Here is the synopsis:
As a daughter of two profoundly deaf parents, noise censorship did not exist in Cathy Moorehead’s home. She was the go-between silence and sound, and acted as her parent’s radio to the world. In this story, she shares her upbringing and explores what life is like for deaf people in Ireland
The programme was broadcast for the first time on Sunday, and is repeated tonight (Thursday 10th December).
On the website, there is signed interpretation of the extended radio programme in both Irish Sign Language and British Sign Language.
The documentary can be watched and listened to here: .
Cathy told us:
I am the oldest of four hearing children, I’m a singer-songwriter and normally work on a new music show on BBC Radio Ulster. Every year we have the opportunity to pitch show ideas and work on documentaries.
I decided to do this project this year due to a number of factors –
-Apart from my siblings I had never met another CODA and wanted to meet other people who shared my background.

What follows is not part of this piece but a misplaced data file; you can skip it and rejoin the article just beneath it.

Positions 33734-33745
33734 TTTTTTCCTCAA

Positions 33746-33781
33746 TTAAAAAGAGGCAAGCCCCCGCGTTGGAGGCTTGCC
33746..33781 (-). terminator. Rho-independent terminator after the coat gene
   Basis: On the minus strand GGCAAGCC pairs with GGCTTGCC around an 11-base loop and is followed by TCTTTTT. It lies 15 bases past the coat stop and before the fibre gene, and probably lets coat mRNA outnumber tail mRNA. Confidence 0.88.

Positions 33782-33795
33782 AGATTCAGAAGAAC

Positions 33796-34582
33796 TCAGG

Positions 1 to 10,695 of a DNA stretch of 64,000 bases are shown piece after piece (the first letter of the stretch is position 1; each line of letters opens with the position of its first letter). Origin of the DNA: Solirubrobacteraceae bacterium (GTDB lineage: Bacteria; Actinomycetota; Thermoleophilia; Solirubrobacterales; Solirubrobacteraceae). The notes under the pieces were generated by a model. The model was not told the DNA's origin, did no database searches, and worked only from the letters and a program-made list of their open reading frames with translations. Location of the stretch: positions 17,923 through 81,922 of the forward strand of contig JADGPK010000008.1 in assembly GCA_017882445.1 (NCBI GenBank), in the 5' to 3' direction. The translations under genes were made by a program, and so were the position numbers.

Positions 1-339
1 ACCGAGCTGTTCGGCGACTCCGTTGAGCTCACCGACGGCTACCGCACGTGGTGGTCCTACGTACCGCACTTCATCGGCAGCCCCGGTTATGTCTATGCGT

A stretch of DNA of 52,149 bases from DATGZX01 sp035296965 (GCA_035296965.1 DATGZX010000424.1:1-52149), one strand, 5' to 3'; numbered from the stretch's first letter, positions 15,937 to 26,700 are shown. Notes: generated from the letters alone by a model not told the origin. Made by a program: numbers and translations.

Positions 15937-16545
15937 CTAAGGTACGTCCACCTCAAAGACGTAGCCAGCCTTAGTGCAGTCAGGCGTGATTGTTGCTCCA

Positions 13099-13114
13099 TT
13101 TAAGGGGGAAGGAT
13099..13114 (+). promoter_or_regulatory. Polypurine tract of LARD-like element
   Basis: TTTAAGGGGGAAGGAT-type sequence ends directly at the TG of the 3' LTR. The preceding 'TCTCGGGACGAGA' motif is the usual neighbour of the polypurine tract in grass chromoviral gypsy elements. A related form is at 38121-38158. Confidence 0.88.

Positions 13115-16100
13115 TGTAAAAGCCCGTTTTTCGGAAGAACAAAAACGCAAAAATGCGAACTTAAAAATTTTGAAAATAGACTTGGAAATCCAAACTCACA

-When I share my background of growing up in a deaf household with people I meet – people are always taken back in amazement and then are curious to ask hundreds of questions, as they may not have encountered anyone who has a similar upbringing. I thought this documentary would help to answer those questions.
But I also thought it would raise awareness of deaf culture and sign language in general to the hearing population – by telling the story of the deaf community from a different perspective – from the children of deaf adults.
I also thought that the medium of radio would give these deaf people a voice –as we rarely ever hear about deaf people on radio.
I thought it was important to sign the programme – since it was about deaf people – that they should be able to access, watch and follow the story also – and I decided to have it signed in both ISL and BSL – so that everyone in Northern Ireland and the Republic would be able to watch it.
And it is a special extended version including inputs from the BDA, Action on Hearing Loss and another CODA Jill Traynor – who unfortunately could not fit into the radio programme due to time constraints. So deaf people get a special add-on in their content!
So far I have had a very positive response – and everyone who has been involved in the interviews has very much appreciated the story told, and thought the programme fairly represented the stories of their parents and one contributor even had a tear in her eye whilst listening.